7 / 2000

Israel * Bedouin camel leather ankle boot with tassel decoration

Half-boots and ankle boots with a wide shaft originated thousands of years ago in the Mesopotamian area. Bedouin nomads used them for horse or camel riding. The ankle boots, called "m├Ęzde" were commonly worn, however the half-boots called "yezmeh" were in general reserved for chieftains or sheikhs. The boots are always made of red or yellow camel leather. The red pigment is extracted from the madder plant (rubia tinctorum) or from pomegranate (punica granatum) like it has been done for thousands of years. The shell of the unripe fruit of the pomegranate also delivers the red tanning extract for the leather as it does until today from West Africa to India. The yellow pigment is made of the broom plant (genista tinctoria).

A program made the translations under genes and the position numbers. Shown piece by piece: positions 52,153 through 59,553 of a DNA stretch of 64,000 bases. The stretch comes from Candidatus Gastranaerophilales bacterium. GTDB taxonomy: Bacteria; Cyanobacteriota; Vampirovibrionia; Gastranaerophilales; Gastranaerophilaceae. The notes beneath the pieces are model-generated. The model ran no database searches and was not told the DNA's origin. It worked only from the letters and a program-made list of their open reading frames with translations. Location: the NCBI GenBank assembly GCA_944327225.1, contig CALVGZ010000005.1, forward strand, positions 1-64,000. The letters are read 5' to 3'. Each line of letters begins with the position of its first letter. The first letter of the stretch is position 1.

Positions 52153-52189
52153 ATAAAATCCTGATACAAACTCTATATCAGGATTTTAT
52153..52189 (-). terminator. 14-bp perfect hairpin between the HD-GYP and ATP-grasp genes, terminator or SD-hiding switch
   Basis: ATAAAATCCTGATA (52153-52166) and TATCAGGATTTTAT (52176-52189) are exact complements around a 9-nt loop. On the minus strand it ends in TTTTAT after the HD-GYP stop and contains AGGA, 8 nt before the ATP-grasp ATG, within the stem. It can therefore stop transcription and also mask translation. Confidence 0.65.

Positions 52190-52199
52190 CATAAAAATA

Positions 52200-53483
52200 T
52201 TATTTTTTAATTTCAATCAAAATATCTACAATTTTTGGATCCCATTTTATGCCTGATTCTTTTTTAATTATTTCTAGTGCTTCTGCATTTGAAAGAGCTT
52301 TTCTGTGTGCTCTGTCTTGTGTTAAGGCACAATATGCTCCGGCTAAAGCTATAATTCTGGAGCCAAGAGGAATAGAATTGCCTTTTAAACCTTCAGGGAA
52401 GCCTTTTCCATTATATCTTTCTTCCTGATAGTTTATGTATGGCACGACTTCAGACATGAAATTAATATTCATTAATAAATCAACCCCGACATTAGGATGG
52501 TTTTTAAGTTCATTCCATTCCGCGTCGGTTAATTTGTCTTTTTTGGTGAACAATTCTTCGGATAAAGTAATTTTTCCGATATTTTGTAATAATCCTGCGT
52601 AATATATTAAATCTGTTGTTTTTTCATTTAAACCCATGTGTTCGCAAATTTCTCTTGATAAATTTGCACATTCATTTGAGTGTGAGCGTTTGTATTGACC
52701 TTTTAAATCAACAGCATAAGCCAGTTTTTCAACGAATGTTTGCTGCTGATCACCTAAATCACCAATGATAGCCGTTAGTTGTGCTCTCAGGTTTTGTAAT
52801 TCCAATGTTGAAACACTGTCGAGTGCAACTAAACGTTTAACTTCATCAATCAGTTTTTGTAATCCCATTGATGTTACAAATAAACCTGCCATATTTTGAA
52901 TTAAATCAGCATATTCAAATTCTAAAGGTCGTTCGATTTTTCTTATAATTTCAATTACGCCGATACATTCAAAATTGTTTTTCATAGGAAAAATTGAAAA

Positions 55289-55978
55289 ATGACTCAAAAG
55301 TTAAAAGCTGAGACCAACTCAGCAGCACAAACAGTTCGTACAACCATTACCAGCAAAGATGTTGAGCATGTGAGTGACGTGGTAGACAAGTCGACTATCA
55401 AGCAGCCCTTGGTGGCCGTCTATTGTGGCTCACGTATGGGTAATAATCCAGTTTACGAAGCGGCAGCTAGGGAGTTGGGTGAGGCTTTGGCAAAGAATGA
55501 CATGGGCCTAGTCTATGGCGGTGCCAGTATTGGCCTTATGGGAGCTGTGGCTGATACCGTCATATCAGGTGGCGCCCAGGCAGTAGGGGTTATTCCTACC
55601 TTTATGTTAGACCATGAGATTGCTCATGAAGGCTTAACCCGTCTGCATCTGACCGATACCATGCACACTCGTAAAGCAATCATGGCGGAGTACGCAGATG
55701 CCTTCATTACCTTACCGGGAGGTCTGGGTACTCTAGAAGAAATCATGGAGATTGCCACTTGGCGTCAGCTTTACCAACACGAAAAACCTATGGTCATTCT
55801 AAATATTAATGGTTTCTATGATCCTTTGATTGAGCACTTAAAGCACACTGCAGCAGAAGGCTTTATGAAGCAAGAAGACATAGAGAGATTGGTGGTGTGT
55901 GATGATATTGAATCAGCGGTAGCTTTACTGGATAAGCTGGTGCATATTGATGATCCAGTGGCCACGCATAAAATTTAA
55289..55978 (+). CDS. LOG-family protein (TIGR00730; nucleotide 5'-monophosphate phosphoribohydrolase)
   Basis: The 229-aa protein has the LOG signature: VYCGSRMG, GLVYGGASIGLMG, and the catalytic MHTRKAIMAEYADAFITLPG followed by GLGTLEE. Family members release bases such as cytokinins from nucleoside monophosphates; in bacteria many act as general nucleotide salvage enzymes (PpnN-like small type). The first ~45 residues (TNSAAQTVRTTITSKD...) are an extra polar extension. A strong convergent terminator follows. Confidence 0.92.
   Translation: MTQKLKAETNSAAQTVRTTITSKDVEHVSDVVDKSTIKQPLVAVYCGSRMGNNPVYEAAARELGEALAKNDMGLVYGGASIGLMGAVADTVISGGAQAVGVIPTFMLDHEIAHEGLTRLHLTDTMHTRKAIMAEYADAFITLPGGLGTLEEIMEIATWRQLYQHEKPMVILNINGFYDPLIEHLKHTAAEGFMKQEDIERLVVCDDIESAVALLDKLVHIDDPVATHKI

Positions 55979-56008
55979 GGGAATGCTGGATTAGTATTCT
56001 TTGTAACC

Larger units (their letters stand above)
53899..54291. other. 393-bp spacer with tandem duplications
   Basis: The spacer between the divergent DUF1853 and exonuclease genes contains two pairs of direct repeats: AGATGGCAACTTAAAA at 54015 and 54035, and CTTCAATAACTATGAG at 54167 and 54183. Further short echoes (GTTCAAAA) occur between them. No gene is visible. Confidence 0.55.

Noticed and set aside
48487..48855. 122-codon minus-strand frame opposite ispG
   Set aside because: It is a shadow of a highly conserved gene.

Research and text by : W.A.H.M. Habraken-Oosterhout-Holland
Illustration by : Colin Ball - Waalwijk - Holland